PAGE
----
Tropical Legumes II project (spread over two phases beginning in August 2007, ending Feb. 2015) was led by ICRISAT (chickpea, groundnut, pigeonpea) with major partners CIAT (common bean) and IITA (cowpea and soybean) and 15 NARS. The focus of TL II was to support development and delivery of improved legume varieties. Under the TL II, a total of 163 farmer-preferred legume varieties/hybrids were released in 15 countries between 2007 and 2014 through farmer participatory varietal selection (FPVS) and national performance trials. TL II trials and farmer training efforts reached more than 280,000 farmers over the course of the two phases of the project. The released varieties typically show >20% boost in yield in Farmer Participatory Variety Trials.
Adoption studies revealed that farmers embraced the new varieties in target locations and that adoption occurred rapidly through farmer-to-farmer seed exchange, a strong indication that their value was recognized within rural communities. Inadequate seed production systems and the lack of access to seed by distant smallholder producers are particular bottlenecks to the adoption of improved varieties (David et al 2002). Despite demand, the private-sector seed industry has been reluctant to invest heavily in grain legumes due to the lower margins and lower and more erratic sales volumes (largely because farmers have the option of using saved seed) and other constraints. Institutional and technical innovations to overcome these obstacles have shown promise following the seed system work of the TL II and seed is beginning to be delivered at scale in some geographies. To get the improved seed of the new varieties to farmers, more than ten seed production and delivery models for selected crops were tested during Phase II of the TL II. Several models proved highly efficient in supplying smallholders. For example, the ‘small seed packs’ model (Rubyogo et al 2010) provided small-holders with the opportunity to experiment with improved cultivars at an affordable price. It also serves to widely distribute the benefits of the improved genetics and helps create seed and grain markets for the improved varieties. This approach alone was used to reach more than 1.2 million small-holders during each of the last two project years.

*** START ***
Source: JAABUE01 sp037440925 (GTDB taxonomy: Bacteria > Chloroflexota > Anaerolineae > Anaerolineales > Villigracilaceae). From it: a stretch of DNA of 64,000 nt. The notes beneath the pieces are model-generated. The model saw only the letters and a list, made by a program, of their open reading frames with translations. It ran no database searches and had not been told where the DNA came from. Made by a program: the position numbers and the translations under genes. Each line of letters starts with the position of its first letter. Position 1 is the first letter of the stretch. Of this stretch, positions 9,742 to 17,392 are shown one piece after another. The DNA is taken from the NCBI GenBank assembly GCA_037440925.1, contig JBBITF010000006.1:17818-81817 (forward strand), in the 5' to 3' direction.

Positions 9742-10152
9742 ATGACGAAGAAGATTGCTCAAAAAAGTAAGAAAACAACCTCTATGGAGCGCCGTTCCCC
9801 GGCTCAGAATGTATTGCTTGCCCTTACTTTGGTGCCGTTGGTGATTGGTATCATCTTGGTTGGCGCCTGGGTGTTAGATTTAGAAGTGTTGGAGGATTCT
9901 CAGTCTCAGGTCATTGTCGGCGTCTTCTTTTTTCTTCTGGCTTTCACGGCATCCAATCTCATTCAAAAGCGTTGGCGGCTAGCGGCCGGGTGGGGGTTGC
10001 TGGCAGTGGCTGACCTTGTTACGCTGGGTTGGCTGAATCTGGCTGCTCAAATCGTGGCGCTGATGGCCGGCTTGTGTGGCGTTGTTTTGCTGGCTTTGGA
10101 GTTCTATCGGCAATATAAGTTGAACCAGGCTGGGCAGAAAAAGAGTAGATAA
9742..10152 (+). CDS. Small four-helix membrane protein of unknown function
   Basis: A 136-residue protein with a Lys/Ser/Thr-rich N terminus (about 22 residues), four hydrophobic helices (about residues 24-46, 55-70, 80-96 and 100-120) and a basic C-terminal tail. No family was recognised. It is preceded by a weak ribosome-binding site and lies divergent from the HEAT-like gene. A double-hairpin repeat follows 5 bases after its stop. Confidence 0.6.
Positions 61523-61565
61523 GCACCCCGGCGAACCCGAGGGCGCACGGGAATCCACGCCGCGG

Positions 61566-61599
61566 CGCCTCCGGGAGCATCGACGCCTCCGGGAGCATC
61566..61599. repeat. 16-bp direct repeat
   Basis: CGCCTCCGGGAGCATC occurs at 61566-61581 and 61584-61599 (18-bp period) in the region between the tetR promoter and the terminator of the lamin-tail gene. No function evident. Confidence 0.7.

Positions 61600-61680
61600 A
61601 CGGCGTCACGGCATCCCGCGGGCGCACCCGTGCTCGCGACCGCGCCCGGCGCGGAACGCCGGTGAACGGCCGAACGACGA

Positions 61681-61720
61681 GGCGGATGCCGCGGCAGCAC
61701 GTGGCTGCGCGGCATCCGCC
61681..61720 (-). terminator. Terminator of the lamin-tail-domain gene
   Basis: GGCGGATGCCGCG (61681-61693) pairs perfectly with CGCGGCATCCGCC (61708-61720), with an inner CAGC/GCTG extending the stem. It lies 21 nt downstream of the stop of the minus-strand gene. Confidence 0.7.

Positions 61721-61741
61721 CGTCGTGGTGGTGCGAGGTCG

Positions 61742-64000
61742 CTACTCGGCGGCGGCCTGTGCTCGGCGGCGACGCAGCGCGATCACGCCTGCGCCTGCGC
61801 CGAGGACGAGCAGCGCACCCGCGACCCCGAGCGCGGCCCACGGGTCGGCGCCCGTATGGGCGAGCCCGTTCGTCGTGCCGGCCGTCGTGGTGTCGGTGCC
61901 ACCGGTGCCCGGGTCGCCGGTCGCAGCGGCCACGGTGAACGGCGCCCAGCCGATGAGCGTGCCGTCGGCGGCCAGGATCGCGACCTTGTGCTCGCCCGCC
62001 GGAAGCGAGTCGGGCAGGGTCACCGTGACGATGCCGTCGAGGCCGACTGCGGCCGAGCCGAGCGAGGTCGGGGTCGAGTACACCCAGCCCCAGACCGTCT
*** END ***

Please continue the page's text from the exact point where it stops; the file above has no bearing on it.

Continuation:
It allowed private seed companies to expand seed business opportunities targeting hard to reach farmers. In Kenya for example, Dry-land Seed Company Ltd (DLSC Ltd) and Kenya Agricultural and Livestock Research Organizations (KALRO Seed Unit) packed and sold 134 tons of seed of drought tolerant bean varieties in 0.1 kg, 0.5 kg, 1 kg and 2 kg packs . The approach allowed DLSC Ltd to expand its agro-dealers network from 60 to 117 and expand from the beans to other legumes e.g. cowpea, green gram and pigeonpea. The viability study carried out DLSC Ltd /KALRO and CIAT indicated that 0.5 and 1.5 kg are commercially viable sizes, while 0.1 and 0.250 kg packets are promotional tools that are an effective means of reaching many farmers with affordable quantities of seed and a wide range of preferred varieties. In the case of India, a total of 115,232 tons of assorted legume crops were distributed in different pack sizes ranging from 2 kg to 20 kg. Since 2012, the approach has now been expanded in several countries e.g. Uganda, Tanzania, Zimbabwe and several other countries under various seed systems initiatives e.g. PABRA, AGRA etc.
In total, the TL II project was able to produce and distribute (through partnerships) more than 655,543 tons of seed to small-holder farmers over the projects lifespan (TL II Seed Delivery Achievements). Though total amounts from 2014 are not complete, already we know that between 2011 and 2014, alone more than 434,008 tons of seed of different classes was produced and disseminated for the six legumes and the original ten year (2007-2017) Tropical Legume goal of 20% coverage with improved seed was met three years early for chickpea in India and Ethiopia, bean in Ethiopia and Uganda, and groundnut and pigeon pea in Tanzania and Malawi. Baseline assessments and adoption studies were completed that showed cumulatively, as a result of improved seed availability and accessibility for farmers, that about 27% of the area under legumes in Mali, 38% in Niger, 57% in Malawi, 35% in Tanzania, 59% in selected districts of Uganda, and 22% in Nigeria have adopted improved legume varieties developed or released by the TL II. Extrapolation of these data suggest that since 2007, project varieties have been grown on at least 2,007,889 ha and generated >US$513 million giving an estimated ROI of 11:1. Considering the leveraged outputs of seed from our seed delivery partners supported by others, the project generated more than $978 million giving an ROI of 39:1.